mandate to the SRAC was to serve as the consumer voice to the federally funded state
level public vocational rehabilitation (VR) service agency. Section 105 was strengthened
in the 1998 amendments to the Rehabilitation Act when the word ―advisory‖ was removed
and the State Rehabilitation Council (SRC) was expected to now serve as a full partner to
the public VR agency in their state.

Our Authority:
The State Rehabilitation Council in our state, the Michigan Rehabilitation Council (MRC) , is
authorized under the Rehabilitation Act of 1973, as amended and enacted through
Governor’s Executive Order. The federal mandates of the MRC include:

Work in partnership with Michigan Rehabilitation Services (MRS, the public VR agency in
Michigan) regarding essential planning and service delivery intended to result in meeting
the employment potential of Michiganians with disabilities.

Review and analyze program effectiveness, create and analyze consumer satisfaction
materials, render concerns and recommendations to MRS derived from performance
standards, measurements of rehabilitation services, and public input.

Advise the governor and state agencies on the performance of vocational rehabilitation in
Michigan regarding eligibility, program effectiveness and effect on individuals with
disabilities. This includes preparation and distribution of this annual report.

Coordinate the work of the SRC with the activities of other Michigan statewide disability-
related councils. This includes establishing and maintaining a positive working relationship
with the State Independent Living Council (SILC).

Our Purpose:
The Michigan Rehabilitation Council (MRC) gives advise to and works in strategic
partnership with Michigan Rehabilitation Services (MRS), the public VR agency in our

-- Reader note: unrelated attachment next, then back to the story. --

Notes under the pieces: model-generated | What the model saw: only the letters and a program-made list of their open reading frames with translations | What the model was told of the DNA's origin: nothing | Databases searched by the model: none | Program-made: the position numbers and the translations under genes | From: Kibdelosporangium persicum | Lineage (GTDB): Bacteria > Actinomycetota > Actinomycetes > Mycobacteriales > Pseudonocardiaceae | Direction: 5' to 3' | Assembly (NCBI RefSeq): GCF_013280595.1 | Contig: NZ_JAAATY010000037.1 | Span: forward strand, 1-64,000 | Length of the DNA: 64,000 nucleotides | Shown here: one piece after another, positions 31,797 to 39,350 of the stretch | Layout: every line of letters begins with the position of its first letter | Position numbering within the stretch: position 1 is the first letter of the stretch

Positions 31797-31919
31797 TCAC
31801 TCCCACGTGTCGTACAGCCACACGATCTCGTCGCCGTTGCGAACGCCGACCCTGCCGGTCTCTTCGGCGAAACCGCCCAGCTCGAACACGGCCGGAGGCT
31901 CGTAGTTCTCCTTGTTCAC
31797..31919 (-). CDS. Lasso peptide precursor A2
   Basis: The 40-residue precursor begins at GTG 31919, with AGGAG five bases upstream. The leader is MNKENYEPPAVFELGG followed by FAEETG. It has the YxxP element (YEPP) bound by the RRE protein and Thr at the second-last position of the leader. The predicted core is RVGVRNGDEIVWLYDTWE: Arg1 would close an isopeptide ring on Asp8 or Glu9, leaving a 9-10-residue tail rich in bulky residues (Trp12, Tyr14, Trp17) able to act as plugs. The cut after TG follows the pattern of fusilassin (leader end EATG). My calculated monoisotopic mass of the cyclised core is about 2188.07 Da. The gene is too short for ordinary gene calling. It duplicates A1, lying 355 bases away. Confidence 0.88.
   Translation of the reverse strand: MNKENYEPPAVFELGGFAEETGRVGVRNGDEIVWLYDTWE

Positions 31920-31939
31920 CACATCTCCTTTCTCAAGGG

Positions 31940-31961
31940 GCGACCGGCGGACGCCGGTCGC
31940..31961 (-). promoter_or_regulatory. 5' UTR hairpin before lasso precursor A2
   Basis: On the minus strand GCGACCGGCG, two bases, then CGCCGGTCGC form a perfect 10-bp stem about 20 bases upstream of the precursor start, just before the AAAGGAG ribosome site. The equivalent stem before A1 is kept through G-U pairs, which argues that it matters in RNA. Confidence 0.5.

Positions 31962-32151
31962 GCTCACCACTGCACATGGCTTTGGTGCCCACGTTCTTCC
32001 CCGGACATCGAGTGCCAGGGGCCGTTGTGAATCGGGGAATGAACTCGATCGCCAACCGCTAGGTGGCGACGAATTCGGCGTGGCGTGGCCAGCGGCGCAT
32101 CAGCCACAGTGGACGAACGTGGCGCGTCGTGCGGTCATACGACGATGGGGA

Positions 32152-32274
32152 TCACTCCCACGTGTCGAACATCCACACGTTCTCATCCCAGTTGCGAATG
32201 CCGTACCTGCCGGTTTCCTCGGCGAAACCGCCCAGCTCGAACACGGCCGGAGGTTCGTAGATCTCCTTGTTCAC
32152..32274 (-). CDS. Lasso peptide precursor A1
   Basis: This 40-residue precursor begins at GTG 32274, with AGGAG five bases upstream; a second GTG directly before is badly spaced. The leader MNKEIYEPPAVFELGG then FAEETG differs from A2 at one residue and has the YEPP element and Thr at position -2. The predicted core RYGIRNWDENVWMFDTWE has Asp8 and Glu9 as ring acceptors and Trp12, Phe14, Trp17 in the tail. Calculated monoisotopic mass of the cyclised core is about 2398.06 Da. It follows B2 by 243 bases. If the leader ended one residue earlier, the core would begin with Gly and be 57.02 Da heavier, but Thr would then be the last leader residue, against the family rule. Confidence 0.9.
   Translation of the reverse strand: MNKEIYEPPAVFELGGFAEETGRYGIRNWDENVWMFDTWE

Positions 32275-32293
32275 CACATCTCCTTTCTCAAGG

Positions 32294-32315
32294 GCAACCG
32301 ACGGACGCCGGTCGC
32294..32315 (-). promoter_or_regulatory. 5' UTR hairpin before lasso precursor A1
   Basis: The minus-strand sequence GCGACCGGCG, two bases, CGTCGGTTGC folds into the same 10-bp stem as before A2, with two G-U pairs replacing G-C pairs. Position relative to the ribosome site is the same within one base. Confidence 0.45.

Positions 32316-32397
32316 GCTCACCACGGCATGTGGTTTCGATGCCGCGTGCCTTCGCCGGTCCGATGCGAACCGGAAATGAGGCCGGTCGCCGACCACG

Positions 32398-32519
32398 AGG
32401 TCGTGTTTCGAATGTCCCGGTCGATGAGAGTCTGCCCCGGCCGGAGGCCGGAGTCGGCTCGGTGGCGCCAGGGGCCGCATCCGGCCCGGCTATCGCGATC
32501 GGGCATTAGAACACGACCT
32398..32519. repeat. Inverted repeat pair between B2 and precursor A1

state. The MRC provides MRS with an external, consumer-oriented perspective when
designing and implementing programs and policy. The Council also provides consumers
of VR services with a formal mechanism to influence the direction of rehabilitation
programs in Michigan at both the systemic and policy levels.

Our Mission:
The mission of the MRC is to improve the vocational rehabilitation services in Michigan.

Our Vision:
The vision of the MRC is that vocational rehabilitation services will be provided in a manner
which is respectful, equitable and effective in achieving meaningful employment outcomes
for people with disabilities.

Our Values:
Our membership believes:
    in the worth and dignity of each individual;
    the right to choice is realized by access to full information;
    work opportunities open doors to individual independence and participation in
      community life;
    that a focus on an individual’s assets and strengths leads to success;
    person-centered goals, services plans and delivery systems lead to individual
    shared roles and responsibilities improve satisfaction with the rehabilitation process
      and outcomes; and
    collaboration and partnerships with federal, state, local, community and private
      entities are critical for system improvement.

Our Principles:
Our membership will uphold:
    outreach to Michigan citizens with disabilities in a manner which hears, learns and
      advocates to further enhance inclusive communities;
    a broad definition of diversity that honors and appreciates disability alongside race,
      ethnicity, gender, age, sexual orientation and religion as an integral part of the
      human experience;
    a partnership based on a spirit of trust and cooperation with MRS administration and
      staff so that collaborative efforts will benefit from the MRC customer voice;
    an alliance with the public vocational rehabilitation program in structuring and
      conducting their service system in ways that recognize and value disability culture
      and the social, political, historic and economic experience of disability;
    collaboration with state and non-government agencies to promote meaningful and
      sustainable employment for everyone;
    an alliance with the public vocational rehabilitation program in structuring and
      conducting their service system in ways that reflect the social, political, historical
      and economical experiences of disability; and
    collaboration with state and non-government agencies to promote meaningful and